Flouting a federal judge’s order to block Wyoming from hunting grizzlies, state legislators overwhelmingly supported a bill that would allow wildlife officials to move ahead with an illegal hunt.
The House of Representatives on Monday approved Senate File 93 by a vote of 52-7. Having passed both chambers of the Legislature, the bill needs only Gov. Mark Gordon’s signature to go into effect.
It would authorize the Wyoming Game and Fish Commission to conduct a hunt in defiance of U.S. District Court Judge Dana Christensen’s ruling that restored the species’ “threatened” status under the Endangered Species Act.
The bears were delisted in 2017 after decades of protection, and in September wildlife officials scheduled the first hunt for generations in the Rockies. They planned to issue licenses for 23 of the 700 or so bears estimated to live in the region.
But Christensen revoked the state’s jurisdiction over grizzlies in the Yellowstone area, saying the U.S. Fish and Wildlife Service erred in delisting the species in the first place.
Wyoming politicians condemned the ruling. Even U.S. Sen. John Barrasso and U.S. Rep. Liz Cheney chimed in to scold the judge from Missoula, Montana, arguing the bears have indeed recovered and that the state should have the authority to manage its wildlife as it sees fit.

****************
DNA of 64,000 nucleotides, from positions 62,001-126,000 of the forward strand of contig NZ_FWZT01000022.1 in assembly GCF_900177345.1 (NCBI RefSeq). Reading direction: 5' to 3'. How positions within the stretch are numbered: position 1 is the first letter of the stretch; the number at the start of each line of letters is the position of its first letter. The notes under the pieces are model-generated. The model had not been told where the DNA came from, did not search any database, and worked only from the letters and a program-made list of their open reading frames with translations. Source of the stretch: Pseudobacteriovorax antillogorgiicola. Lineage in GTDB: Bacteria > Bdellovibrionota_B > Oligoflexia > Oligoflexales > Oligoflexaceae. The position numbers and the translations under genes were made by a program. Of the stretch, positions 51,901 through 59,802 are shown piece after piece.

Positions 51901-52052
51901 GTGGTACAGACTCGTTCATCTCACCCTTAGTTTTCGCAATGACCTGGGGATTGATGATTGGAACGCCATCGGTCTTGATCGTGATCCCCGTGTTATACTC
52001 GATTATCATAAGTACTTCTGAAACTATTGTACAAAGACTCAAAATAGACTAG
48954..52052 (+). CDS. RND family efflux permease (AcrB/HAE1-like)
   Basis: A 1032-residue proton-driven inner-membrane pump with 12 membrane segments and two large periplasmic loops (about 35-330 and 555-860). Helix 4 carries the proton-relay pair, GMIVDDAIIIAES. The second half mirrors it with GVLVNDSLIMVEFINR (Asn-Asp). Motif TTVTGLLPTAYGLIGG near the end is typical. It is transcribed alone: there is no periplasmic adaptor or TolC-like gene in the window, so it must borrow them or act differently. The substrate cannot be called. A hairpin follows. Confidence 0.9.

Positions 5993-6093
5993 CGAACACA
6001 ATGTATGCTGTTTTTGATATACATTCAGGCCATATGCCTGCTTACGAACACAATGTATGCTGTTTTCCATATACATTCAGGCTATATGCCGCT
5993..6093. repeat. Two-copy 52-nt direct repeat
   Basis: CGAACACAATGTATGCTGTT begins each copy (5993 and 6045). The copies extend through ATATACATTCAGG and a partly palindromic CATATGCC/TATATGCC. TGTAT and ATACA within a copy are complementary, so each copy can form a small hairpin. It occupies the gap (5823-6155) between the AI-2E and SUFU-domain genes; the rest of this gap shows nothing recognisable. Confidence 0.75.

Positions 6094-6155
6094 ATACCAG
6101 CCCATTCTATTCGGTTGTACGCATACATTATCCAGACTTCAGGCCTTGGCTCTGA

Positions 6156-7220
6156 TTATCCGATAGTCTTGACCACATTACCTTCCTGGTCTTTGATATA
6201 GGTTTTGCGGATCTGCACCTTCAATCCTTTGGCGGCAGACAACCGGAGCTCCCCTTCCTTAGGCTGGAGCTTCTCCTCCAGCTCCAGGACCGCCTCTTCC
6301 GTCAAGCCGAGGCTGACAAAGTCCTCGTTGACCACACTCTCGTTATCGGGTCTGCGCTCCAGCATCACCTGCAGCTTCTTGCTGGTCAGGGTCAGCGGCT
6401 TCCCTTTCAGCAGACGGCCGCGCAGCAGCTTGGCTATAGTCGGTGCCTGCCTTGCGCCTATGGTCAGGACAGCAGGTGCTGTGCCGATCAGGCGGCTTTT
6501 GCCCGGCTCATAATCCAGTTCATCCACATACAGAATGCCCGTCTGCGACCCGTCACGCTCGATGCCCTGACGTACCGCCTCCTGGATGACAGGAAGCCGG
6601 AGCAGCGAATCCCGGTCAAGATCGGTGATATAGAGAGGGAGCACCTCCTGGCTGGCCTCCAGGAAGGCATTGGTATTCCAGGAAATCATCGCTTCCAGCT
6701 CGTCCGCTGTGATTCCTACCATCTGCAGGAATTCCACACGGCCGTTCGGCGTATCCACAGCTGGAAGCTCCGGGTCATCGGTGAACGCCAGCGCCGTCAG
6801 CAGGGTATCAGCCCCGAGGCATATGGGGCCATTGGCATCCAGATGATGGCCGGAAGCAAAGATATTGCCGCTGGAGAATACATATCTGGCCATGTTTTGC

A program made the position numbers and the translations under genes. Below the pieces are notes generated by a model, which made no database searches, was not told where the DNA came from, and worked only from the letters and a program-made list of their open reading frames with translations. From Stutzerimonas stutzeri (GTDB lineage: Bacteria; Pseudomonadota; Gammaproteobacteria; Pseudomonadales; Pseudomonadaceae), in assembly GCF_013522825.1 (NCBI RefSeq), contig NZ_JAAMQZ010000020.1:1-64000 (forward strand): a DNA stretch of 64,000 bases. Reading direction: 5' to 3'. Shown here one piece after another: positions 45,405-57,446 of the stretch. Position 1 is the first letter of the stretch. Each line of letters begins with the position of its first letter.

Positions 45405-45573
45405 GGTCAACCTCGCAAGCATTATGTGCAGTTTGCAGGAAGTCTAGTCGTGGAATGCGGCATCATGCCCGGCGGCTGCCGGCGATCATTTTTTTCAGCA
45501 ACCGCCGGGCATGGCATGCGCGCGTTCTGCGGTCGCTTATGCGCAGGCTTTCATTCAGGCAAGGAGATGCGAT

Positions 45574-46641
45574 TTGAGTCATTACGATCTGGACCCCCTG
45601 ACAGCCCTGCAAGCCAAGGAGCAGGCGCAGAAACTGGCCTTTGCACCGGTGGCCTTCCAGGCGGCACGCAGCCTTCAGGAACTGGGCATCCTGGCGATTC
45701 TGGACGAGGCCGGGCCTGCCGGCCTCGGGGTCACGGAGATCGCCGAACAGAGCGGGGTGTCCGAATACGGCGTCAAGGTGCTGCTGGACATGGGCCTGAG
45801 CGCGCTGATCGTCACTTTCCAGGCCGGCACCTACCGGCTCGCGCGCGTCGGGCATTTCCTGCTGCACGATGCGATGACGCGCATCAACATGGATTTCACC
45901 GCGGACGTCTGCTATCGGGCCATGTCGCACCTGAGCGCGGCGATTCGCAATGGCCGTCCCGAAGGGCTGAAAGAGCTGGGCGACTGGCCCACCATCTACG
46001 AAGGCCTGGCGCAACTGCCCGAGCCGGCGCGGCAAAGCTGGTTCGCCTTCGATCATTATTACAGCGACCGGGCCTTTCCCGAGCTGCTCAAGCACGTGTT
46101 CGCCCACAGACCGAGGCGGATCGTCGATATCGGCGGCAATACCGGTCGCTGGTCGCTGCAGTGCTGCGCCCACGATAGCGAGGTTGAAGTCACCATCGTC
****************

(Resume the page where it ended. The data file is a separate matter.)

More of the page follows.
In fact, the bill attributes the bears’ recovery to “the efforts of the state of Wyoming, the Wyoming Game and Fish Commission and the citizens of the state.”
Legislators realize the implications of disregarding Christensen’s order. Senate File 93 contains a few crucial “mays,” as opposed to “shalls,” making the hunt a possibility rather than a command.
“The reason we don’t say ‘shall’ is because we can’t ask our Game and Fish people to be convicted felons,” Sen. Eli Bebout, one of the bill’s co-sponsors, told the Jackson Hole News&Guide last month. “That’s what it would do if we did that.”
The legislation would also allow Game and Fish to relocate bears — if they deem it necessary to protect Wyoming citizens and tourists — to “states with a grizzly bear population below the threshold for Endangered Species Act protection or to other willing states with suitable habitat.”
“Frankly, I think this is a good way to help meet those recovery objectives,” said Rep. Albert Sommers, R-Sublette, who introduced the amendment.
Teton County legislators Reps. Jim Roscoe and Andy Schwartz, and Sen. Mike Gierau voted for the bill. Rep. Mike Yin opposed it.